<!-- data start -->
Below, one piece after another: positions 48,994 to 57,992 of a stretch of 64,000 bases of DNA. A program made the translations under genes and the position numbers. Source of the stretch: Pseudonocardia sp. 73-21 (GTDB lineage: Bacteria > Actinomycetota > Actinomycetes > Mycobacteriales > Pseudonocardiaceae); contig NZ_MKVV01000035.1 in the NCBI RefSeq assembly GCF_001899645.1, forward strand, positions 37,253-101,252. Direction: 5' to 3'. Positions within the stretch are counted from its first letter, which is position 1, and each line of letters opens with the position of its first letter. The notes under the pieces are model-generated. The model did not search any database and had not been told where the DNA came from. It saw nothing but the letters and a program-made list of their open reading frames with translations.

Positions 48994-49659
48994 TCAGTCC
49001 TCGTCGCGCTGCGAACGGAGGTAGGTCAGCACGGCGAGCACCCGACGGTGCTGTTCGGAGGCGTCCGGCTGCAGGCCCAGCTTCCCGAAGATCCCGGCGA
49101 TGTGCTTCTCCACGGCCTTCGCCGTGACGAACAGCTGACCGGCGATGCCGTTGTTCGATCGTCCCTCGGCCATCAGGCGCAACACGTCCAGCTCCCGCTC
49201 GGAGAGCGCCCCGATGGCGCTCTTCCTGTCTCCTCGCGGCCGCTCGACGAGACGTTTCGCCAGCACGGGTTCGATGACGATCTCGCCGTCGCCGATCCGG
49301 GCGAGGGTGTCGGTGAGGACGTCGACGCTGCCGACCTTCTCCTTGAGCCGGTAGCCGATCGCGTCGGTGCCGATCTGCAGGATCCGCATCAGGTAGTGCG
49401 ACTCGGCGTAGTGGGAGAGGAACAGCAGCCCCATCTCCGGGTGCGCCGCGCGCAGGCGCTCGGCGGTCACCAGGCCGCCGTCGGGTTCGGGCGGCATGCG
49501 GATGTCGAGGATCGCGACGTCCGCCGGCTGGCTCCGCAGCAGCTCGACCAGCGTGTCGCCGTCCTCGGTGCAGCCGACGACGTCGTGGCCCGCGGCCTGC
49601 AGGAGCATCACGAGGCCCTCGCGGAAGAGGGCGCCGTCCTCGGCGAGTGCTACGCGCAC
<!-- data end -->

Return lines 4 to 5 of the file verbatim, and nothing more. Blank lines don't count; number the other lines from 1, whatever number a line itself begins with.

49001 TCGTCGCGCTGCGAACGGAGGTAGGTCAGCACGGCGAGCACCCGACGGTGCTGTTCGGAGGCGTCCGGCTGCAGGCCCAGCTTCCCGAAGATCCCGGCGA
49101 TGTGCTTCTCCACGGCCTTCGCCGTGACGAACAGCTGACCGGCGATGCCGTTGTTCGATCGTCCCTCGGCCATCAGGCGCAACACGTCCAGCTCCCGCTC